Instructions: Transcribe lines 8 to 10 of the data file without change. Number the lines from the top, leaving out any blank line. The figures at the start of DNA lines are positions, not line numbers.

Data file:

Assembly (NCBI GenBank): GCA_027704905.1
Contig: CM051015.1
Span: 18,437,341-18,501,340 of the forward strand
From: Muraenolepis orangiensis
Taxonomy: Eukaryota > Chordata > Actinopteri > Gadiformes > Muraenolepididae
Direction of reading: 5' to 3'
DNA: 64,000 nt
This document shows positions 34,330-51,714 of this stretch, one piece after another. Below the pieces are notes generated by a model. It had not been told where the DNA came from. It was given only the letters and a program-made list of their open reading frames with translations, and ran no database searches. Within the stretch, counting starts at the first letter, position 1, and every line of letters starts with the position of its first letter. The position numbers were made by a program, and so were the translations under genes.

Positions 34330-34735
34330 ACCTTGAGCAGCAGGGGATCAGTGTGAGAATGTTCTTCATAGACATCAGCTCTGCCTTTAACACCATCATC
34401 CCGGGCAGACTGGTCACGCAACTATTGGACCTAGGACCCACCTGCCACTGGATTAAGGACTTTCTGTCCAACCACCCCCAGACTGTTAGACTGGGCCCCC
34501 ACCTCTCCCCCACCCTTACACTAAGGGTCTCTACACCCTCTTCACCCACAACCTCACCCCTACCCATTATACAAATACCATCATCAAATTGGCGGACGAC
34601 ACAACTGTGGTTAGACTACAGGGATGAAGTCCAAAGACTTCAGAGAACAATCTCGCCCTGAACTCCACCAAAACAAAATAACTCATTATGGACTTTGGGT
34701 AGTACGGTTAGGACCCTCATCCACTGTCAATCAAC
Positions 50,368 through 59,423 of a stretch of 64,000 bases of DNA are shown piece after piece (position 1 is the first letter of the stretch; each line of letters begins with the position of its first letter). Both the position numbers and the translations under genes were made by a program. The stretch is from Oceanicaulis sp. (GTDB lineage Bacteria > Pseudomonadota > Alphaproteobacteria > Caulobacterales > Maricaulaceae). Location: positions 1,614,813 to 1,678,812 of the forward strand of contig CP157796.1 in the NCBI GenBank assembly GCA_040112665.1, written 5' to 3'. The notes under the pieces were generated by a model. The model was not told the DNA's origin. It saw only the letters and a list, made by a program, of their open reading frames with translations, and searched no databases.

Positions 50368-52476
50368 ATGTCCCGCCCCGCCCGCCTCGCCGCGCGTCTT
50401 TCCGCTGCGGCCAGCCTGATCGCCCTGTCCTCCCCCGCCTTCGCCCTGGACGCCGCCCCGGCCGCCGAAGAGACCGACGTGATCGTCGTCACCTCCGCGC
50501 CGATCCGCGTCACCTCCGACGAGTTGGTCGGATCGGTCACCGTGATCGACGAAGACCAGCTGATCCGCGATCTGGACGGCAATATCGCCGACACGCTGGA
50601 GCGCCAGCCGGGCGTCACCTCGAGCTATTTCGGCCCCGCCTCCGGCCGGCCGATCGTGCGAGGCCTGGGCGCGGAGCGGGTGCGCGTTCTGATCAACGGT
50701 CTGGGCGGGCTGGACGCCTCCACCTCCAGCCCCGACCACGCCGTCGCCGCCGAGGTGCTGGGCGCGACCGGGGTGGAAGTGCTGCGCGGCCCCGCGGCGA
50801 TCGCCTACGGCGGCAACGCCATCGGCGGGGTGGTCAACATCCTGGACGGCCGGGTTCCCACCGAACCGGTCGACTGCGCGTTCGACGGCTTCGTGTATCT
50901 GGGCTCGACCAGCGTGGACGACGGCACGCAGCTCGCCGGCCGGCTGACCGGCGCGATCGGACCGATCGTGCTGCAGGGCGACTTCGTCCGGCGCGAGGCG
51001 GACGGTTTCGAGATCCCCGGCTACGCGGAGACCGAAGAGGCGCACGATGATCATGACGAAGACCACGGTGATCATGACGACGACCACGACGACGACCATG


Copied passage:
This document shows positions 34,330-51,714 of this stretch, one piece after another. Below the pieces are notes generated by a model. It had not been told where the DNA came from. It was given only the letters and a program-made list of their open reading frames with translations, and ran no database searches. Within the stretch, counting starts at the first letter, position 1, and every line of letters starts with the position of its first letter. The position numbers were made by a program, and so were the translations under genes.

Positions 34330-34735
34330 ACCTTGAGCAGCAGGGGATCAGTGTGAGAATGTTCTTCATAGACATCAGCTCTGCCTTTAACACCATCATC